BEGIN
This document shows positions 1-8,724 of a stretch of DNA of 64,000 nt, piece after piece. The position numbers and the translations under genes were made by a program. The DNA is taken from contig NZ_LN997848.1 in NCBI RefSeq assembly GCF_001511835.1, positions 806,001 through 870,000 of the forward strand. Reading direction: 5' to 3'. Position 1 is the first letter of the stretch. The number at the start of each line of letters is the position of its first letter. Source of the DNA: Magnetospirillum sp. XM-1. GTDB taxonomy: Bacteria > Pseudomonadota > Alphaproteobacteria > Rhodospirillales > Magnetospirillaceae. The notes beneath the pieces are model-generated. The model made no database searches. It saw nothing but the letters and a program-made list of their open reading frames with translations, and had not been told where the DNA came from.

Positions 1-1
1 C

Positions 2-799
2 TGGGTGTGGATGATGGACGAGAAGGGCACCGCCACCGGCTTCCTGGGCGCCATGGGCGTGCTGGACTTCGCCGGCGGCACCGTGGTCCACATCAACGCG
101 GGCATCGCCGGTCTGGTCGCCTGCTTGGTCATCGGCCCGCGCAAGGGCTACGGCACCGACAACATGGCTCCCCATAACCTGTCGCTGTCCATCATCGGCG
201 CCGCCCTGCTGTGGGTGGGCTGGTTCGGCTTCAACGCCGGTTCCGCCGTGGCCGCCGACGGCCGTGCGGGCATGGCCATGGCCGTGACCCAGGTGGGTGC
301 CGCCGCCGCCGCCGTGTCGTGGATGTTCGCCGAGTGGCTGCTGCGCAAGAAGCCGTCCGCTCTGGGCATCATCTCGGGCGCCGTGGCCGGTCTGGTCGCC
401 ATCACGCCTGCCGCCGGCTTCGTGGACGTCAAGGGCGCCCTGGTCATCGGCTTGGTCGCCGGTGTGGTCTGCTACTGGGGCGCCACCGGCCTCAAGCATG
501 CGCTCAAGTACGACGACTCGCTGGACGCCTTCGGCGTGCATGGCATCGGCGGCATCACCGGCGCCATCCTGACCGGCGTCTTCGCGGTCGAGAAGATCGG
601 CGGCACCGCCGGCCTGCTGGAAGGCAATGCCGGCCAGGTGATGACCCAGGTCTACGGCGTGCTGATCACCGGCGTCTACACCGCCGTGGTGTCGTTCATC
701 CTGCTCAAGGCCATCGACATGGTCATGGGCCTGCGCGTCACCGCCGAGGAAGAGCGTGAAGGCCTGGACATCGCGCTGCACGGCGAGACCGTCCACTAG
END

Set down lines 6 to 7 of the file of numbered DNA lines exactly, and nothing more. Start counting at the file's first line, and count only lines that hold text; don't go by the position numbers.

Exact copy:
101 GGCATCGCCGGTCTGGTCGCCTGCTTGGTCATCGGCCCGCGCAAGGGCTACGGCACCGACAACATGGCTCCCCATAACCTGTCGCTGTCCATCATCGGCG
201 CCGCCCTGCTGTGGGTGGGCTGGTTCGGCTTCAACGCCGGTTCCGCCGTGGCCGCCGACGGCCGTGCGGGCATGGCCATGGCCGTGACCCAGGTGGGTGC